Dardanelles, Aegean island waters freed from ‘ghost nets’

Dardanelles, Aegean island waters freed from ‘ghost nets’

ÇANAKKALE – Demirören News Agency

Some 17,750 square meters of abandoned fishing nets have been removed from Turkish waters around the Dardanelles Strait and the islands of Bozcaada (or Tenedos) and Gökçeada (or Imbros) since 2016 as part of an Agriculture and Forestry Ministry project.

“The success of the project is dependent on the sensitivity of the fishermen. Because they know the scarcity of our water resources, they should not use fishing gear in risky areas,” said Erdem Karadağ, the provincial director of the Agriculture and Forestry Ministry in the northwestern province of Çanakkale.

Karadağ also called on fishermen to inform authorities about their missing fishing gear “to determine new areas where works will be conducted and to boost the effectiveness of the project.

Abandoned fishing nets create a huge problem called “ghost fishing.” These nets can travel long distances from their points of origin and can remain in the seas long after they are discarded, resulting in the entrapment and death of marine mammals, sea birds and fish.

Within the scope of the Agriculture and Forestry Ministry’s “Abandoned Fishing Gear Removal” project, a total of 17,750 square meters of “ghost nets” have been collected in 37 scanned areas covering 484,700 square meters in Turkish waters between 2016 and 2018.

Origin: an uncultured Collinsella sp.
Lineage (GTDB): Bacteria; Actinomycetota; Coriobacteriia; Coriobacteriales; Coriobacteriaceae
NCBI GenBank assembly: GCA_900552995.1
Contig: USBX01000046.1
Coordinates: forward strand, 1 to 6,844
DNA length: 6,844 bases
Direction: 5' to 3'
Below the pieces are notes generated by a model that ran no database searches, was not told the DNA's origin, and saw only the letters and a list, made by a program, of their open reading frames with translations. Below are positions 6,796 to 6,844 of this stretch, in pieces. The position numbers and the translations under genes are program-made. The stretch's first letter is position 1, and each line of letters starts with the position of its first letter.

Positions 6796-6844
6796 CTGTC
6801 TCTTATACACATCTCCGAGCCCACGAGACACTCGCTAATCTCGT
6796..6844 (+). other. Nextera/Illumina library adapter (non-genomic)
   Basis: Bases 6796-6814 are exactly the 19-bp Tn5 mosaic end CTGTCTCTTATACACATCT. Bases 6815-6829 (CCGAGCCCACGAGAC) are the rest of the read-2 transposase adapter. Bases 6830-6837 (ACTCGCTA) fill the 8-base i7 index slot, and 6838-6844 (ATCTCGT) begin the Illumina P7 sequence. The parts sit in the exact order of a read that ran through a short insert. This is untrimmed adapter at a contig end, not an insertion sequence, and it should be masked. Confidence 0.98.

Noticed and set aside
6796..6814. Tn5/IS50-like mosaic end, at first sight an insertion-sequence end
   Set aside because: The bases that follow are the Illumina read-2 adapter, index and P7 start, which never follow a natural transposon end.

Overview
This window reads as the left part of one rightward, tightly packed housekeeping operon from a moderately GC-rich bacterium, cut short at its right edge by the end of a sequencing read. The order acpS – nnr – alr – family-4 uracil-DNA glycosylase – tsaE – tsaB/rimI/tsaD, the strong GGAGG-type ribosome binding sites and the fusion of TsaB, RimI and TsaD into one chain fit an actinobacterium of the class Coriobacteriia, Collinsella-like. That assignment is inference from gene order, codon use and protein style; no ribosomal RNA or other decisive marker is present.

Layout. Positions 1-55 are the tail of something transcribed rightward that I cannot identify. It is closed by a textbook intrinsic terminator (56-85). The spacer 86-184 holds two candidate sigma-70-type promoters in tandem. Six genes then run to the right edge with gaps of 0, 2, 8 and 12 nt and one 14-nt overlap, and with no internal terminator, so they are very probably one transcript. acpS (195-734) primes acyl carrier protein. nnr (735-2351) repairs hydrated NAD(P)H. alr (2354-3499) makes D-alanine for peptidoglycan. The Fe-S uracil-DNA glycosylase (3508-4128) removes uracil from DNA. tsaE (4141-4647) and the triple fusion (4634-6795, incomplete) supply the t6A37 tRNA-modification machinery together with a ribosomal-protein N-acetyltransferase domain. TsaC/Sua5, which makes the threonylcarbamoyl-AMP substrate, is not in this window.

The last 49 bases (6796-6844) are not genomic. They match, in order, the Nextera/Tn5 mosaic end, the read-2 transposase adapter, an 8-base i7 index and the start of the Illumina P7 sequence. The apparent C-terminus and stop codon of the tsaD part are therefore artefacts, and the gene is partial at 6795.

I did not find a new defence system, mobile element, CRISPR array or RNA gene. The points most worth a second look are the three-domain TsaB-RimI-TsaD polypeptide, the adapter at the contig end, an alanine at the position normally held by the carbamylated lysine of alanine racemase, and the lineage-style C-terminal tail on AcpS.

Of these 17,750 square meters of abandoned nets, 3,000 square meters came out from off the Bozcaada and Gökçeada shores in 2016 and some 11,000 square meters from the waters around the Dardanelles Strait in 2017, and 3,750 square meters in 2018.

Some of these fishing gears are not deliberately discarded but are lost in storms or strong currents or result from “gear conflicts,” for example, fishing with nets in areas where bottom-traps that can entangle them are already deployed.

Experts warn that fishing nets cause extensive damage to the marine ecosystem.

Not only do these nets trap and kill marine animals, but also dead organisms that accumulate on nets lead to a rise in bacteriological pollution in the waters, according to experts.